You Will Burn in Hell

by Archer Voxx

For the purpose of this article, let’s use a metaphor for our thinking process. The metaphor is that our brain is like a computer’s CPU and that it has an operating system. That operating system is running several important software applications (apps) in the background that provide us with, among other things, our ability to navigate life. An early software application that is installed in you, by parents and other influential parties, provides you the processes and rules you will use to determine if you are a Good Person. I will refer to this as the Good Person software going forward.

The processes and rules can vary significantly, depending on the version of Good Person that your loved ones install in you. Some versions provide a better foundation for a balanced life driven by sound personal values, effective decision-making, and the resulting serenity. On the other end of the spectrum, there are versions of the software that set you off on a life of self doubt, poor self-esteem, and discontent. It is these versions of the software that I believe help contribute to the development of addiction to substances and activities (including codependency) as coping mechanisms. Of course, there are variations on the Good Person software on the continuum between these extremes that I just described.

The initial installation of the Good Person software in you is a very challenging process for parents and loved ones. Historically, one of the popular options has been to use pre-packaged, off-the-shelf software that they acquire from an organized religion store. My parents, who were well-intentioned, loving people, elected to use the pre-packaged software option. The software package they installed came from the Lutheran Store.

Like many of the off-the-shelf models of the Good Person software, the Lutheran package comes with standard judgment and fate modules. The judgment module monitors your Good Person progress and the fate module determines your afterlife dispensation. The judgment module in the Lutheran package comes with an invisible-all-powerful-being who monitors your progress. The fate module implements the final decision of the invisible-entity. The fate option is binary. YES – Good Person – You are sent for eternity to a place with fluffy clouds, happy people, and an endless supply of great action videos. NO – Not A Good Person – You are dispatched to a place filled with bubbling lava and tormented for eternity along with millions of other screaming, sorry-assed, sons-of-bitches. In other words, “You Will Burn in Hell”.

As time passes, observant and rational people will make modifications to their off-the-shelf, “Burn in Hell”, versions of the software to make it fit more with reality. The first major update to the pre-packaged Good Person software usually involves swapping out the invisible-all-knowing-entity-who-keeps-an-eye-on-everyone-at-the-same-time with a new, less metaphysical and more tangible group of judges. This updated panel is called SOCIETY. This judgment panel consists of parents, friends, teachers, business associates, casual acquaintances, the media, and the list goes on. The new panel has some distinct advantages over the invisible-entity because you can see them, interact with them, and get information directly from them. Unfortunately, with this software update, you don’t redefine the role of the new panel. You simply allow the new panel to have the same power as the all-mighty-invisible entity. That is, to monitor your Good Person status and to determine your fate.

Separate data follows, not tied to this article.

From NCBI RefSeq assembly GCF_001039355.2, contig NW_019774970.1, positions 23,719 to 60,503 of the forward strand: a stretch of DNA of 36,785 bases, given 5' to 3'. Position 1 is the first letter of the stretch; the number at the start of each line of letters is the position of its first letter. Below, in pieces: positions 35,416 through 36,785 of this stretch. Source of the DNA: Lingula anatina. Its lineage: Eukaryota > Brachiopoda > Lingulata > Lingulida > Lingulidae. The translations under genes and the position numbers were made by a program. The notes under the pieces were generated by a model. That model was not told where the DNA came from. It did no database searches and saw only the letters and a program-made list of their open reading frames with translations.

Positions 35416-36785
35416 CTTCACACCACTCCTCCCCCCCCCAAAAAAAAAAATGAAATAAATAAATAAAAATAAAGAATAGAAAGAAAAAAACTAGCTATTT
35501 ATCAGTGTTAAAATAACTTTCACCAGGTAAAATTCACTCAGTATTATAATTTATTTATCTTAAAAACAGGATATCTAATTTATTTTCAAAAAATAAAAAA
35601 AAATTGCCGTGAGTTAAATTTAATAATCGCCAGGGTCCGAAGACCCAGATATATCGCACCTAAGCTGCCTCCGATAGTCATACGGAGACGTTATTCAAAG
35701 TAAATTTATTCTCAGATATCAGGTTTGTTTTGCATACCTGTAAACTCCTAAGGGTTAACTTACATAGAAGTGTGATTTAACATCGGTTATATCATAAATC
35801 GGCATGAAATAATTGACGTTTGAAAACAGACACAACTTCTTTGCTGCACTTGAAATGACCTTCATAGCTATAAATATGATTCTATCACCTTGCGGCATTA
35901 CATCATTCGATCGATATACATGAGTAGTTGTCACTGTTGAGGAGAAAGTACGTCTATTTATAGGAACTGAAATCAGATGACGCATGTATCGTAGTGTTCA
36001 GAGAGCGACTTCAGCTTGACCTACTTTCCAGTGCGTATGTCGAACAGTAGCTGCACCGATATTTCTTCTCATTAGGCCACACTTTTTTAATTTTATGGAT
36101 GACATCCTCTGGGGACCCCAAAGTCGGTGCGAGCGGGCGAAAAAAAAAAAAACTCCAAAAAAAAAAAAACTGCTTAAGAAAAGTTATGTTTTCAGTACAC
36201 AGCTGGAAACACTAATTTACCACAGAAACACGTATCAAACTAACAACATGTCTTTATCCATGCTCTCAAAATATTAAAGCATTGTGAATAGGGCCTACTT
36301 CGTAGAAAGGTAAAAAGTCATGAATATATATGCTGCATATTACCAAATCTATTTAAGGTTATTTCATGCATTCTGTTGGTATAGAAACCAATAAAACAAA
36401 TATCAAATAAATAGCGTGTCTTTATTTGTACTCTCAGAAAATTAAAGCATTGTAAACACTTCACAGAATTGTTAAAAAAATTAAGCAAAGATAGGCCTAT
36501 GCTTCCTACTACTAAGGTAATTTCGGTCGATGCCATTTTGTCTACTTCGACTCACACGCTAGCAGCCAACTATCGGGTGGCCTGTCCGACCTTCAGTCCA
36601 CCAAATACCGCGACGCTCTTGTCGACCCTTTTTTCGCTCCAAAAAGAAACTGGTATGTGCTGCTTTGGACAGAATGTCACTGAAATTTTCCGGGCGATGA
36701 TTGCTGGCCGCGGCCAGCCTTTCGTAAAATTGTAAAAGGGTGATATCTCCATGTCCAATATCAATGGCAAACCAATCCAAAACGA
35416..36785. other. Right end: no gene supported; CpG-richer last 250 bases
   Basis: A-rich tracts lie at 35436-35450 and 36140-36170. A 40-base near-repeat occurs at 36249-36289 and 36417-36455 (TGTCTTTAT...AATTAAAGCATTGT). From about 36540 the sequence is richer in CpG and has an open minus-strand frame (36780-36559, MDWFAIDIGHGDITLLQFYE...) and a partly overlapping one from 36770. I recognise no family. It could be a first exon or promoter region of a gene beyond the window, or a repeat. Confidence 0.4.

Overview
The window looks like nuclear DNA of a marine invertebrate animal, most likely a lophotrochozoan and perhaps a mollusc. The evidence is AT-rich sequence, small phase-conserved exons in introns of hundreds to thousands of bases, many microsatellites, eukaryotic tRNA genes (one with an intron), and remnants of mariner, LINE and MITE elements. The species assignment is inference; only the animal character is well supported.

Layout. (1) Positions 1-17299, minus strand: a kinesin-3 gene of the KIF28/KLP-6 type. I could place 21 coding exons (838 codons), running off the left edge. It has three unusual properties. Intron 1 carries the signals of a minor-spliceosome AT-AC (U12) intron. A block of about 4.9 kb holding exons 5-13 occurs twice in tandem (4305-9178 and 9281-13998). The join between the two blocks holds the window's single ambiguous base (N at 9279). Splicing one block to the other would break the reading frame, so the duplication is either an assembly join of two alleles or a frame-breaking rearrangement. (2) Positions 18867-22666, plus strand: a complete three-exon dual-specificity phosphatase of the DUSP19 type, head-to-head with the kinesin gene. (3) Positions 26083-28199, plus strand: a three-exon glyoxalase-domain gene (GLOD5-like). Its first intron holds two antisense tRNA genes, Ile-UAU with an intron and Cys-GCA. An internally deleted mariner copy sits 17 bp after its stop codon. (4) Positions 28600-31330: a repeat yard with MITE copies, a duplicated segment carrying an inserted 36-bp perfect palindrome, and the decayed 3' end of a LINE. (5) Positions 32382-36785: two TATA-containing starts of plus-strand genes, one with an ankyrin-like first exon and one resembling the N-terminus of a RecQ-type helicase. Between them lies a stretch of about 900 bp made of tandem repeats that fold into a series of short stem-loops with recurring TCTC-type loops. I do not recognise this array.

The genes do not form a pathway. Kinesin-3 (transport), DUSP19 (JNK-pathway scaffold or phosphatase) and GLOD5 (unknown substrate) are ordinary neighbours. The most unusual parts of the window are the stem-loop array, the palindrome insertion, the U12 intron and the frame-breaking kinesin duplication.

Based on your day-to-day interactions with various members of this society-based panel, you try to determine your Good Person status. You look for positive and negative signals from all those you encounter; hoping that you will receive some Good Person vibes and fearing potential negative indicators that suggest you are gradually being relegated to the bottom of the human-being stack. This is the fate that has replaced the eternal-burning-lava-pit in your software update.

With this latest update to the Good Person software, a person now has some world-class, stinking-thinking going on. Why?

  1. First, the new, society-based panel of judges is completely unaware that they have the Good Person review and final judgment responsibilities. Thus, output from the panel members to you is usually just circumstantial and without any “evaluation” of you in mind.

  2. In your interactions with the new panel members, and even though you only perceive that they are performing an assessment of you, you continue to look for signs of positive and negative feedback. Their praise is infrequent, so you begin to view any that you do receive as disingenuous. You don’t hear much in the way of criticism, so you begin to view any criticism directed toward you as being strong signals of losing your Good Person status.

  3. Last, you begin to interpret any silence from the panel as subtle signals that they are withholding opinion, “bad news”, from you and you obsess about the pending report cards.

Bill Wilson, one of the founders of Alcoholics Anonymous, described this unhealthy dependency on others in a brilliant, short article he wrote for the AA Grapevine magazine in 1958. The article was called The Next Frontier – Emotional Sobriety. Paraphrasing from this article, Bill said the following:

I think that many of us who have used the AA program successfully, still find they often lack emotional sobriety. Perhaps this can be the next major development in AA – the development of much more real emotional maturity and balance in our relations with ourselves and our fellows. I realized that my basic flaw has always been dependence – almost absolute dependence – on people or circumstances to supply me with prestige, security, and the like.

Failing to get these things according to my perfectionist dreams and specifications – I fought for them – and when defeat came – so did depression. If we examine every disturbance, big or small, we will find at the root of it some unhealthy dependency and our related unhealthy demands.

This article by Bill Wilson is insightful and motivational for me. As a person in recovery, the real challenge has been maintaining an awareness that I might have an unhealthy dependency on people (the panel), places, and things for my Good Person status.

I have made it part of my recovery mission to understand this aspect of my thinking process and to make changes to ensure that I am moving toward having the improved version of the software installed – the Serenity Model that uses the Emotional Sobriety algorithm. The benefits of making these changes have been significant for me.